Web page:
The story of California is, we have seen, the story of migrations. That of New York is one of communications and transportation. It is not so much the migrations of people that have made New York, not of people on foot anyway, but the intercommunication of peoples made possible by machines. One need only recall the Clermont and the De Witt Clinton. Consider too such a phenomenon as the Erie Canal. We have scarcely mentioned canals in this book so far. They played a consummately important role in American development. The Erie Canal, which became in a manner of speaking the Barge Canal of today, was opened in 1825; its function was to lay a water-level route across the state, link the Great Lakes to the Hudson, open up the Mohawk Valley, and tap the dormant hinterland. History repeats itself on ascending planes. Today one of the biggest projects in the state is the tremendous “thruway” which, if it works out as planned, will perform precisely this same set of functions, but by a multi-laned road instead of water, and at seventy miles an hour instead of three.

The assessed value of property in New York state is 24 billion dollars, and it produces 23 per cent more manufactured goods than any other state. It holds 19 per cent of all the factories in the country, and handles more than a third of all American foreign trade—33 per cent of imports, 41 per cent of exports. It has the highest per capita savings in the country, and by far the biggest pool of skilled labor. It has more millionaires than any other state, the greatest volume of retail sales (13.3 per cent of the American total), and the greatest volume of wholesale trade (26.3 per cent). Its allotment to education is the highest absolutely and proportionately of any state ($169 per pupil-year), and it was the first to establish its own rent controls. It has roads, like the parkways in Westchester, that cost $300,000 a mile to build. Also it has Jones Beach; Sing Sing and Ticonderoga; seventy state parks; the memory of Yankee Doodle and Rip Van Winkle; thirty fish hatcheries; West Point (which is the Fort Knox of silver); the highest waterfall east of the Rockies; celebrated colleges for girls like Vassar; Fire Island and the contemporary mythology of Wolcott Gibbs; and among historical monuments everything from the Battlefield of Saratoga to the home of the author of “Home Sweet Home.”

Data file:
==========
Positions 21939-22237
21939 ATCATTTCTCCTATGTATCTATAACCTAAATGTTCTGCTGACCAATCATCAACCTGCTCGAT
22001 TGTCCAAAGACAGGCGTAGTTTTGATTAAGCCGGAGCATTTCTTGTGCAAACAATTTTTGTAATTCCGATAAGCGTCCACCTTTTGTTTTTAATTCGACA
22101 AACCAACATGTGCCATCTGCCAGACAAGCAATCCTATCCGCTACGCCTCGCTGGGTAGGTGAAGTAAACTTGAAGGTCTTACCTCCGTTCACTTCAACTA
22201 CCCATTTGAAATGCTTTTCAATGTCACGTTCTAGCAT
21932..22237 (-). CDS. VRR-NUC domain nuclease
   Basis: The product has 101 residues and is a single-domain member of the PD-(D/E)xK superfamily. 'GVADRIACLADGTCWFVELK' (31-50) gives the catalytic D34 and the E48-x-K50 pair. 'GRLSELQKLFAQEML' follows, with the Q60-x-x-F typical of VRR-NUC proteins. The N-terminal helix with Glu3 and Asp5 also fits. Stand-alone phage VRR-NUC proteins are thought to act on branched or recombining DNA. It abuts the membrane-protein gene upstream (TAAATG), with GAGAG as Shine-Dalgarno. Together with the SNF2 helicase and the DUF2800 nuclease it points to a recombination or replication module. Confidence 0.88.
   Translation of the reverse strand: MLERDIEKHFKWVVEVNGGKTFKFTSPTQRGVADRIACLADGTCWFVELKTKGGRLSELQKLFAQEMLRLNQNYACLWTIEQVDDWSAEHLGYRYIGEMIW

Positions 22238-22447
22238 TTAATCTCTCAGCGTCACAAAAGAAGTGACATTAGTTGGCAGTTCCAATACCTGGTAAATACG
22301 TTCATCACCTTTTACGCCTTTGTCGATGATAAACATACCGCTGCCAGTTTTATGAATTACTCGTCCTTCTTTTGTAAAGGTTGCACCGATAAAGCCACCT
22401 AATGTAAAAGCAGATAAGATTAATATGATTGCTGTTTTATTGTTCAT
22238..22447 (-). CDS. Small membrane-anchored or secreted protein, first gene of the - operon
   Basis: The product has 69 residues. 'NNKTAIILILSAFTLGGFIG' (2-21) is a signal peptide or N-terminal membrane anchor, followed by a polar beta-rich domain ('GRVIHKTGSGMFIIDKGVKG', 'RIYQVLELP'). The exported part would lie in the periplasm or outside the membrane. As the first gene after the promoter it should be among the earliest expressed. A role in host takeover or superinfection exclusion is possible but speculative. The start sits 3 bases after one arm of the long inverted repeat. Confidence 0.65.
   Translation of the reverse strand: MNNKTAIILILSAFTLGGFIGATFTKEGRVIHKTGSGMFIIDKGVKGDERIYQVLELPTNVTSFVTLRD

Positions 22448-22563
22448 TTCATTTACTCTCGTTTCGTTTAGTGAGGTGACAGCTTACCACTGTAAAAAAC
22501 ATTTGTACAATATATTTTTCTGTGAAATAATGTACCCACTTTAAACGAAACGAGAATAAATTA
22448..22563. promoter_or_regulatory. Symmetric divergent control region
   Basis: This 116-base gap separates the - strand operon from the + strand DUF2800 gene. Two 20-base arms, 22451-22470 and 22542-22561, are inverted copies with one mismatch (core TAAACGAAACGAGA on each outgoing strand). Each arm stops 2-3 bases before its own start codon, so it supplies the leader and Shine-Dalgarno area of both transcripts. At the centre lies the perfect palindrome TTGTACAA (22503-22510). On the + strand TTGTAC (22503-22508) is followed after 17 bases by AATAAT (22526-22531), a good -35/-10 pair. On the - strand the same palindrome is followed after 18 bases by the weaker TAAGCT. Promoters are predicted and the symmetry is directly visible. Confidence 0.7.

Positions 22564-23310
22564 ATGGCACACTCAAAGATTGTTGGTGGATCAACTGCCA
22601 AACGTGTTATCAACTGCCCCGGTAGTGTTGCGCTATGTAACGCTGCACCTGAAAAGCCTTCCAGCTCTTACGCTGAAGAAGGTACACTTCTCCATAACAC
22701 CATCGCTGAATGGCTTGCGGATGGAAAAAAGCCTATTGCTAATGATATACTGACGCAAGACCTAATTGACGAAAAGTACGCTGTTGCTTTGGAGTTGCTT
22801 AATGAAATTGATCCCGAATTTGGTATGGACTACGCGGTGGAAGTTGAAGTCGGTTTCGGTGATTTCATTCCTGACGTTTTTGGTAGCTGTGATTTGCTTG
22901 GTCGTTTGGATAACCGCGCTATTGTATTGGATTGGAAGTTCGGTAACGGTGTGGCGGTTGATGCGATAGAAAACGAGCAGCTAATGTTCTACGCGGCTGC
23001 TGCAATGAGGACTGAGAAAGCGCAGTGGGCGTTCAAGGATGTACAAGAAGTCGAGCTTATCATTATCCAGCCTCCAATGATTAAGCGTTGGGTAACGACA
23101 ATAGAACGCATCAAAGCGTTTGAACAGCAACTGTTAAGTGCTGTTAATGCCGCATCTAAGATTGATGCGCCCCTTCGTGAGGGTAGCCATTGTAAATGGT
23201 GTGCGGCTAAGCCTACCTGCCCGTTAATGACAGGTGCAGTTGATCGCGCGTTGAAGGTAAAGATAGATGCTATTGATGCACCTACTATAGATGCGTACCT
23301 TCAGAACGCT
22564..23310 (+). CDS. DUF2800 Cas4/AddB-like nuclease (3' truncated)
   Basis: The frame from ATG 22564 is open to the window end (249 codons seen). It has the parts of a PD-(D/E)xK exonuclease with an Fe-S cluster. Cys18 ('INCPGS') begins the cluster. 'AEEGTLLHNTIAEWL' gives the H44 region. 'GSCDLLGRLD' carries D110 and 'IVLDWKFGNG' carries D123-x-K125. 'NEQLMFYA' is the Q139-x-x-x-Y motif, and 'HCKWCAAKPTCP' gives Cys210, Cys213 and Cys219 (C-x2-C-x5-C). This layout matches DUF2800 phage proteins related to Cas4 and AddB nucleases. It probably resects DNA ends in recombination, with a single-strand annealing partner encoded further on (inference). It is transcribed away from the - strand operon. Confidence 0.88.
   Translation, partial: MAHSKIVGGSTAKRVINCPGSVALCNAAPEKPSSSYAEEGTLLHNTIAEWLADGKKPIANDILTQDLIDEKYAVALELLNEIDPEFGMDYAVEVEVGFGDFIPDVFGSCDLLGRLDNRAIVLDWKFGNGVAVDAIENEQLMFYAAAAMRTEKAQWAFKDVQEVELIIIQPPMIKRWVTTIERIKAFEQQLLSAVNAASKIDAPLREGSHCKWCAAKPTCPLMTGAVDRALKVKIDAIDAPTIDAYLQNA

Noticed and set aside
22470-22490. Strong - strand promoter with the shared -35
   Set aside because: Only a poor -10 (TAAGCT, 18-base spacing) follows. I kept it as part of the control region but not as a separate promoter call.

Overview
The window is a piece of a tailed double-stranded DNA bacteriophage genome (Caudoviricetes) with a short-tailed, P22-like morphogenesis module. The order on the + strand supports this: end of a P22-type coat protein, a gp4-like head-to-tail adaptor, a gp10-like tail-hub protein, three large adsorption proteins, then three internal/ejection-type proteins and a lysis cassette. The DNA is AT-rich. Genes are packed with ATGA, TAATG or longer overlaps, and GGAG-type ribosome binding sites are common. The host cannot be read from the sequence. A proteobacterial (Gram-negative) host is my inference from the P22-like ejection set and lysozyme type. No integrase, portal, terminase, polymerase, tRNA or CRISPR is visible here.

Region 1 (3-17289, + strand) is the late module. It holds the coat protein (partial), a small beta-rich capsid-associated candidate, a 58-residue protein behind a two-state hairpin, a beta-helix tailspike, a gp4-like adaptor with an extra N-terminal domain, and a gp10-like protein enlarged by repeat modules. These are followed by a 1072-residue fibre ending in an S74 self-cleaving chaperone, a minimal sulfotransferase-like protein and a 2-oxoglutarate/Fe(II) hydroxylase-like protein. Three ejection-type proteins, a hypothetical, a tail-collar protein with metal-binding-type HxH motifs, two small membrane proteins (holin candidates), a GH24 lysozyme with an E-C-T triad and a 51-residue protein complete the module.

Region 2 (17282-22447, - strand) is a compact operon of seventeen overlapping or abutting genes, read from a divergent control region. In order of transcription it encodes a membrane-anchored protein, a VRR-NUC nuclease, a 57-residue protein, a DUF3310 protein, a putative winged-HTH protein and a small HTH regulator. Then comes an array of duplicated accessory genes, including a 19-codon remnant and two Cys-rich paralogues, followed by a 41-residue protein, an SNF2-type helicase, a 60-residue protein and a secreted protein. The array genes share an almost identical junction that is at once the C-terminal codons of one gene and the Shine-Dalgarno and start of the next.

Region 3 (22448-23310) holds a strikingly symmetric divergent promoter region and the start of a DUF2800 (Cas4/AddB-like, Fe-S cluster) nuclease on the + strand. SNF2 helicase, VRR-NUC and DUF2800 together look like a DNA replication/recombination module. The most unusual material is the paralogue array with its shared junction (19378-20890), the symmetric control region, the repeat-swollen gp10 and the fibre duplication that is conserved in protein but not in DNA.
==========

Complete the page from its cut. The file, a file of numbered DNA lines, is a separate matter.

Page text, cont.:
New York is, as everybody knows, a great state for cities, but it has more dude ranches than Wyoming. “The country around New York is surpassingly and exquisitely picturesque,” Mr. Dickens wrote more than a hundred years ago. It still is. Fly from La Guardia Field; glance down for a moment at the bridges and the skyscrapers and the roads built by that beneficent Caesar of the parks, Robert Moses; then in an instant you are flying over forest. New York City is the supreme apotheosis of a civilization based on ferroconcrete. Yet there are deer crossings twenty minutes out of Manhattan, and on the tip of Long Island I have seen vegetation literally subtropical.

Finally, the cities. New York state is broken down into eight great economic “areas” by the state Department of Commerce, and seven “districts.” Most of these hinge on a city. These hinge in turn on a single industry or complex of industries for the most part, which makes their economy extraordinarily vulnerable. Let the industry shut down, and overnight the city is dead as Baalbek.

BUFFALO (population metropolitan area 857,719, city limits 575,901) is, however, strikingly diversified. It is a great town for milling (it mills more grain than Minneapolis), steel, airplanes, waterpower. Buffalo is, in fact, the eighth industrial city in the nation; in any other state it would have a much greater reputation as a metropolis than it has, but being in New York it is overshadowed by Manhattan, though the latter is 398 miles away. In another direction too Buffalo is diversified; it is one of the most polyglot cities on earth; I had a letter recently asking me to speak at one of its public schools (No. 51), at which children of twenty-six different racial stocks are pupils. The chief groups are the Germans (originally from Alsace, the Rhineland, and the Palatinate) and the Poles; whether in East Prussia, Pomerania, or Milwaukee, Poles and Germans seem always to be mixed up together. Buffalo grew slowly; its foundation was the furniture trade and other handicrafts; it is not a toadstool like Detroit. It has several distinguished citizens, like members of the Schoellkopf family (Niagara Falls Power Company), General William J. (“Wild Bill”) Donovan, the wartime head of the Office of Strategic Services, and John Lord O’Brian, a public servant who has worked and worked well for every president since Wilson. Buffalo, according to one of its own councilmen, has the worst rat problem of any American city; its rats “take the tops off the peanut butter jars and dive into the Buffalo River and catch fish.” It is a city with a very strong presidential tradition. Fillmore and Cleveland, though not born in Buffalo, lived in it, and Cleveland was once Mayor; McKinley was assassinated in Buffalo, and Theodore Roosevelt was sworn in there. Recently it had a schoolteachers’ strike that gained—and deserved—national attention. Its leading politician for years, and a man who came closer than anybody since Thomas C. Platt to being a boss on a statewide level, is Edwin F. Jaeckle, the former Republican state chairman. An old-timer and a hardboiled citizen, he was once close to Dewey, but is not close now.